Your entire PROCESS is limited to 2GB of memory.  That includes your program EXE, the .NET runtime, and all of the system DLLs it requires.


    Tim Roberts, Driver MVP Providenza & Boekelheide, Inc.

    Monday, June 11, 2018 7:51 PM

  • Your entire PROCESS is limited to 2GB of memory.  

    Or 3GB if IMAGE_FILE_LARGE_ADDRESS_AWARE is enabled and 4GT is used.

    Memory Limits for Windows and Windows Server Releases
    https://msdn.microsoft.com/en-us/library/aa366778.aspx

    - Wayne

    Monday, June 11, 2018 11:56 PM
  • "array of such struct-s fills correctly with 4-byte blocks of data" maybe works because

    "C#, Visual Basic, and C++ compilers apply the Sequential layout value to structures by default."

    forum not allows to insert link (with my reputation ?), but I found that article on this site.

    My question about struct was more about why it takes so much memory, 2709x2709 instead of 9440x9440 is like 10 times more for each 16 byte element, isn't it too much for "overhead" ? :(
    Tuesday, June 12, 2018 9:39 AM
  • More than that, some strange numbers when I use struct:

    public struct SysFloatX4
    {
         public float A;
         public float B;
         public float C;
         public float D;
    }
    
    // next shows 16:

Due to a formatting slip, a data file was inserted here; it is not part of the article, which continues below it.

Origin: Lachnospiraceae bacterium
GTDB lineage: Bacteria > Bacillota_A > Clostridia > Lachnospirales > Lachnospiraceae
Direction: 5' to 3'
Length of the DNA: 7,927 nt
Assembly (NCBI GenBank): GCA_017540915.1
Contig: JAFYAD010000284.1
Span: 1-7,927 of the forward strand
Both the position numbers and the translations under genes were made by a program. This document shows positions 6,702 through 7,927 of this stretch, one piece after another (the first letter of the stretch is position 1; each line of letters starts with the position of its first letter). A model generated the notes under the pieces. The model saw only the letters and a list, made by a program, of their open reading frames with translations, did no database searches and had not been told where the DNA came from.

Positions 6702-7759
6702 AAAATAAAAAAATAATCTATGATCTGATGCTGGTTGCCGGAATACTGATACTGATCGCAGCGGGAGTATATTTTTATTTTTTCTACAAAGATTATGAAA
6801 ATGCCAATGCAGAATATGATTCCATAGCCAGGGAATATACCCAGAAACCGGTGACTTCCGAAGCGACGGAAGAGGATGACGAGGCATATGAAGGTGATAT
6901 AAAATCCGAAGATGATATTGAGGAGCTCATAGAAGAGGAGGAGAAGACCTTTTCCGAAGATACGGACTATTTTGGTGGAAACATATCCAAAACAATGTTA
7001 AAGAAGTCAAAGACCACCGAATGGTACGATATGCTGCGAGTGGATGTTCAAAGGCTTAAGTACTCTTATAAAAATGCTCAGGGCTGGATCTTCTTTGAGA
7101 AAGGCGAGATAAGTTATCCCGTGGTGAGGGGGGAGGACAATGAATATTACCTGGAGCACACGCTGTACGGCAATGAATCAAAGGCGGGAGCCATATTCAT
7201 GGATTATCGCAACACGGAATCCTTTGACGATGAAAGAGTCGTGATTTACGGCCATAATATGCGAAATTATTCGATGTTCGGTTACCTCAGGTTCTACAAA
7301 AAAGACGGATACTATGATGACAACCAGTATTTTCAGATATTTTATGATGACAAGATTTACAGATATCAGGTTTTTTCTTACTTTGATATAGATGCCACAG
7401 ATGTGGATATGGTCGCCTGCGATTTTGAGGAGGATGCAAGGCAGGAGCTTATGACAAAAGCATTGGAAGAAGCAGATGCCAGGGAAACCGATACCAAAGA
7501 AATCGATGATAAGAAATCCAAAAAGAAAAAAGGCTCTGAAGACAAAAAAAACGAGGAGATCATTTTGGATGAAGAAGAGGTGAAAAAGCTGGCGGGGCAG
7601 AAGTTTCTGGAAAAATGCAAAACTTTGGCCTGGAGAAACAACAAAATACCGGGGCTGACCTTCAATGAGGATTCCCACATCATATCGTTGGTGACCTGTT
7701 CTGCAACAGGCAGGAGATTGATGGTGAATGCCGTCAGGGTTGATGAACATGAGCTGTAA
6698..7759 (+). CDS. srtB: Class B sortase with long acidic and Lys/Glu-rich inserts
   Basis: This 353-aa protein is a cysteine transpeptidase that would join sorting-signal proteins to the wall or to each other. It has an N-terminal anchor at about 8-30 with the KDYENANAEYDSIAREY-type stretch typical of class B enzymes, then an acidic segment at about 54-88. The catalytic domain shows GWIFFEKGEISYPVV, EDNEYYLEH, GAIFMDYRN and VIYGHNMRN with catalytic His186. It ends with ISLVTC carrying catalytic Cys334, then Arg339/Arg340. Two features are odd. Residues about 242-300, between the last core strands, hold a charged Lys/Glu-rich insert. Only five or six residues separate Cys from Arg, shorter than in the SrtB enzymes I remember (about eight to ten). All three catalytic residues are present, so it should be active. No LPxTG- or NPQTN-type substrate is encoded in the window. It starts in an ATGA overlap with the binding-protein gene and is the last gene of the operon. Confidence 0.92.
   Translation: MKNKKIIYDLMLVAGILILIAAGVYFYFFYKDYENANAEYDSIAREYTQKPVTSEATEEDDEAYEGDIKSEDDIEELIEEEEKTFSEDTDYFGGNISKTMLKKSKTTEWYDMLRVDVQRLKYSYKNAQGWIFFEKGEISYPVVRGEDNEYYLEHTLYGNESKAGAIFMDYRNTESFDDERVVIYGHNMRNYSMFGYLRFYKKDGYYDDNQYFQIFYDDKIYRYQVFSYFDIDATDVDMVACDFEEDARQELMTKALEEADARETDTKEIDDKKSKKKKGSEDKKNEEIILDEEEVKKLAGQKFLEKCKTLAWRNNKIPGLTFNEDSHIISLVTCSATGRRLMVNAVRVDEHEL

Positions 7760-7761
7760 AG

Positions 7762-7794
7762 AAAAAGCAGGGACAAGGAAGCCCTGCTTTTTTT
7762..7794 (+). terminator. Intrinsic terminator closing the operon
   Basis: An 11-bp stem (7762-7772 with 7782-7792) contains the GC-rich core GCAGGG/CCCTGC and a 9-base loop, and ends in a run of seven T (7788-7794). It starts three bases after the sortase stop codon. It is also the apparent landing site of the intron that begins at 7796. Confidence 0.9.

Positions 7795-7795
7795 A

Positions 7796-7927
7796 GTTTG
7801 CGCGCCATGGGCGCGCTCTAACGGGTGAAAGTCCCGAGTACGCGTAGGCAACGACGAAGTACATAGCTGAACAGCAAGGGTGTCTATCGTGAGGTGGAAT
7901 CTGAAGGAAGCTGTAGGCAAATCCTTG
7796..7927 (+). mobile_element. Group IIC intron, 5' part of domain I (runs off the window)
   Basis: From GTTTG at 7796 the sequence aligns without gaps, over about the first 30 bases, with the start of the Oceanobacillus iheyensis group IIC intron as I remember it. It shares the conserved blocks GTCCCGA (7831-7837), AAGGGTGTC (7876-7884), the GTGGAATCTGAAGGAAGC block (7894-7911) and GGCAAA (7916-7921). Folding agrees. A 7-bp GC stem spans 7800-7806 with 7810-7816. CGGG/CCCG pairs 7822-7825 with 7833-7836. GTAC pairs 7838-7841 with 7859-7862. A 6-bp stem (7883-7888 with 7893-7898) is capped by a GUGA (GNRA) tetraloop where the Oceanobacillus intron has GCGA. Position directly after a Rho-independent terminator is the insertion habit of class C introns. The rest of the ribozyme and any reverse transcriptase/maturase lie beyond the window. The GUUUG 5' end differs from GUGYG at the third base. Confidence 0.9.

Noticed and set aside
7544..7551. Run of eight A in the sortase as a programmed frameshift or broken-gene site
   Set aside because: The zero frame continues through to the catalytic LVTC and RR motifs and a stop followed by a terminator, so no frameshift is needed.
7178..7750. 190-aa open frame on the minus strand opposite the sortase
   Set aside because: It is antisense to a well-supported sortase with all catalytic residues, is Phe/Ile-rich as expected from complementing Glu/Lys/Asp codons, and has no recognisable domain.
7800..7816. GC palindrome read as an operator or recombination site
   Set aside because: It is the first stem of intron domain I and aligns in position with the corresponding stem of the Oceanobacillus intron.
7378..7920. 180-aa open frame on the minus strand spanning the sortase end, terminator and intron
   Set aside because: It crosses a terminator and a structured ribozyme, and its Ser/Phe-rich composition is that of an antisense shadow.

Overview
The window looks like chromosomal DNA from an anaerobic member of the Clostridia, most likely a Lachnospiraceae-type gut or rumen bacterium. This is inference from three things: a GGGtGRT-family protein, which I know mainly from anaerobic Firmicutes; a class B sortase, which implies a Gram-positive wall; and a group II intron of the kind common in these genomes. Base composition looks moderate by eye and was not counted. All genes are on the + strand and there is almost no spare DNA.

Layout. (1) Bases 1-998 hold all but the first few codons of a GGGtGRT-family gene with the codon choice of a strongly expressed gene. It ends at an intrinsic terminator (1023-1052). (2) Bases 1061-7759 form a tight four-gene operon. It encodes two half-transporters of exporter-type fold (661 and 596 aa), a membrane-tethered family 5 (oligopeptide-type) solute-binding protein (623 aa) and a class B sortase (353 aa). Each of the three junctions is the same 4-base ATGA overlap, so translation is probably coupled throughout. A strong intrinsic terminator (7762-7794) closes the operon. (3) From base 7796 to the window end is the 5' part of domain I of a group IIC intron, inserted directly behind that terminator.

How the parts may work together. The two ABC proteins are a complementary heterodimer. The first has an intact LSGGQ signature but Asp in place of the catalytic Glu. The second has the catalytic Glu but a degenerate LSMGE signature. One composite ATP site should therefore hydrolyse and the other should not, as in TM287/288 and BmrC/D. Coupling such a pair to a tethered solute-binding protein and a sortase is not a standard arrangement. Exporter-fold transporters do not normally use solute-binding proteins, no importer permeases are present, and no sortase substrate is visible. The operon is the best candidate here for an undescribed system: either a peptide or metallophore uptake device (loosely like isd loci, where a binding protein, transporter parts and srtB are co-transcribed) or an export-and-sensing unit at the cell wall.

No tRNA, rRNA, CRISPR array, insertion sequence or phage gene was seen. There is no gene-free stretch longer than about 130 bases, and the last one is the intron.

MessageBox.Show(System.Runtime.InteropServices.Marshal.SizeOf(typeof(FloatX4)).ToString());
    
    // so I thought that I will have at least 9440x9440 array, but:
     
    SysFloatX4[,] test2 = new SysFloatX4[2709, 2709]; //ok
    SysFloatX4[,] test2 = new SysFloatX4[2710, 2710]; //Allocation error


    >SysFloatX4[,] test2 = new SysFloatX4[2710, 2710]; //Allocation error

    Are you actually seeing an allocation error for that line? 

    If so, were there other allocations done before it?

    If so, were there other allocations deleted before this one was attempted?

    Does that example give an allocation error for you when it is the only 
    allocation in the program?

    Do you see an allocation error from this code? You shouldn't.

    static void Main(string[] args)
    {
        SysFloatX4[,] test2 = new SysFloatX4[9440, 9440];
    }
    

    As Tim pointed out, the memory limits are on available address space for
    the entire process. So if your program has lots of code and/or data then 
    the max size for an allocation will be reduced accordingly.

    Factors that can lead to allocation errors include:

    Overall process memory usage is high.

    Available heap is insufficient due to other active allocations.

    Heap fragmentation.

    Garbage collection has not yet reclaimed allocated heap from prior
    deleted (or no longer referenced) allocations.

    Heap corruption due to program bugs can also cause allocation failures.

    - Wayne

    Tuesday, June 12, 2018 12:06 PM
  • Do you see an allocation error from this code? You shouldn't.

    static void Main(string[] args)
    {
        SysFloatX4[,] test2 = new SysFloatX4[9440, 9440];
    }

    hm... yes I don't get error here... I "Tested it in empty default project." but that was WindowsForms, not console. Now I think I'm too impatient usingVS (?):

    that example is the only allocation in the program and DON'T give an allocation error only on first launch from VS, or if I starting exe directly from folder.


    Tuesday, June 12, 2018 12:47 PM